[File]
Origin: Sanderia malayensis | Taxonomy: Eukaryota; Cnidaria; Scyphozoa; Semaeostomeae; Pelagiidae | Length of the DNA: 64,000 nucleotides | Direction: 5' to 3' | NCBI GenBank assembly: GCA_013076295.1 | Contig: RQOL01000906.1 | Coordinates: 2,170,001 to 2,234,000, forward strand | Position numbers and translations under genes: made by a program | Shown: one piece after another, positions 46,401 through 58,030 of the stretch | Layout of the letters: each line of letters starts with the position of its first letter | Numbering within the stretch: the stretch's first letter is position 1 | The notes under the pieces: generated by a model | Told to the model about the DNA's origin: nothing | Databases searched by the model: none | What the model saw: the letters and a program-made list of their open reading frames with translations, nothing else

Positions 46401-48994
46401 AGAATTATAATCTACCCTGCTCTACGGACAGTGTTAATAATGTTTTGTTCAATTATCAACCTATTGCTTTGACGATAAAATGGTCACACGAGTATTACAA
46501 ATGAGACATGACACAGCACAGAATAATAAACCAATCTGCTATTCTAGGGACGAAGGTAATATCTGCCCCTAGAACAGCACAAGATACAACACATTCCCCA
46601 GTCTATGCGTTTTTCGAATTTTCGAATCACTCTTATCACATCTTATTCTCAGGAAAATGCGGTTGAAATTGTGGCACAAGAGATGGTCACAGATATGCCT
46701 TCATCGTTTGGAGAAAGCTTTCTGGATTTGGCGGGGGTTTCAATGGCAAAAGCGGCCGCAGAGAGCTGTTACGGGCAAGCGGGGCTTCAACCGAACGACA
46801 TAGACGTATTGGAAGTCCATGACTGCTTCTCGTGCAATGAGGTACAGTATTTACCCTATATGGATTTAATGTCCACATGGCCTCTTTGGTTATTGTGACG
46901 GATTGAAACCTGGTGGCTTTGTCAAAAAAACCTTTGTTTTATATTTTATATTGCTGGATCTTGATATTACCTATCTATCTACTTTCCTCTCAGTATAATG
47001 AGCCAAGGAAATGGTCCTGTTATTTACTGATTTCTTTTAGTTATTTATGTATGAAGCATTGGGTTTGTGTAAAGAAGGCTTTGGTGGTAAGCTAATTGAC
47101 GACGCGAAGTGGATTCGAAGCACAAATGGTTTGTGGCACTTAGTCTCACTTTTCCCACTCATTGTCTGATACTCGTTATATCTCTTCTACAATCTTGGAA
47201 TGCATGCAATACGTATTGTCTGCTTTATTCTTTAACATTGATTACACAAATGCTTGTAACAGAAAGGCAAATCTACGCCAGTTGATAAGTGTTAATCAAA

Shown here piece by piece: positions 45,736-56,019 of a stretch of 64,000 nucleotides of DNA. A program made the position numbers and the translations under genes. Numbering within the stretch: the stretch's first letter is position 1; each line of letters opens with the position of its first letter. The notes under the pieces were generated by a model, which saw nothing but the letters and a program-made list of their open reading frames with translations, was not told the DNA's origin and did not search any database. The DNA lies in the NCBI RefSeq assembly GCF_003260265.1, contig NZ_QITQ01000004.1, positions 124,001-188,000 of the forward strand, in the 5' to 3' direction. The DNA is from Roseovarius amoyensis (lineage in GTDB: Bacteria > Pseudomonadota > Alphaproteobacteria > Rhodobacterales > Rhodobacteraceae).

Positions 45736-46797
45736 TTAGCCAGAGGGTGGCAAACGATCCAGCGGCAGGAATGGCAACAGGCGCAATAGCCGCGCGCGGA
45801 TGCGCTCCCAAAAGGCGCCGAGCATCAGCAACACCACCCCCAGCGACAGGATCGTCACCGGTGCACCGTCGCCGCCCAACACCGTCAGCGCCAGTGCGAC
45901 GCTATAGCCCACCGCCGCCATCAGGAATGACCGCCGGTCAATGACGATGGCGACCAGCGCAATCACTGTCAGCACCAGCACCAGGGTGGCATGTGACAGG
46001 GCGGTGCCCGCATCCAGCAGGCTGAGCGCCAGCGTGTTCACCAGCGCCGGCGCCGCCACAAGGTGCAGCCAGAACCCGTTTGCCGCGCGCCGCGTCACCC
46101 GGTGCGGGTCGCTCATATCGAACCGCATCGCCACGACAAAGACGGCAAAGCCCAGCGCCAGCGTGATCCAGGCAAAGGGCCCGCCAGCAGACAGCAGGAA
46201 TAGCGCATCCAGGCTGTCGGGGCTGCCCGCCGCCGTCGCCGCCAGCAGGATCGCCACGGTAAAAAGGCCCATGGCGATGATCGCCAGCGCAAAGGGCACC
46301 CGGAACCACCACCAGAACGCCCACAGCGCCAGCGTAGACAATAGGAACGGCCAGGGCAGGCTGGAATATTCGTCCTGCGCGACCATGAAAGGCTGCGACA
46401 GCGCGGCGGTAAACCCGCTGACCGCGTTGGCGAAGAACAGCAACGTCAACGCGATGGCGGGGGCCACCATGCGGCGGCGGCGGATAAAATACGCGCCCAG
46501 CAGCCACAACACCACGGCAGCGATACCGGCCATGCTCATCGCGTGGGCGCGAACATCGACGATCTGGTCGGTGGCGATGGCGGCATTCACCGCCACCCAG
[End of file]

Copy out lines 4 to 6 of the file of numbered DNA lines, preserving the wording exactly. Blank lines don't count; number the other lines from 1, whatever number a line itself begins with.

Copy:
46501 ATGAGACATGACACAGCACAGAATAATAAACCAATCTGCTATTCTAGGGACGAAGGTAATATCTGCCCCTAGAACAGCACAAGATACAACACATTCCCCA
46601 GTCTATGCGTTTTTCGAATTTTCGAATCACTCTTATCACATCTTATTCTCAGGAAAATGCGGTTGAAATTGTGGCACAAGAGATGGTCACAGATATGCCT
46701 TCATCGTTTGGAGAAAGCTTTCTGGATTTGGCGGGGGTTTCAATGGCAAAAGCGGCCGCAGAGAGCTGTTACGGGCAAGCGGGGCTTCAACCGAACGACA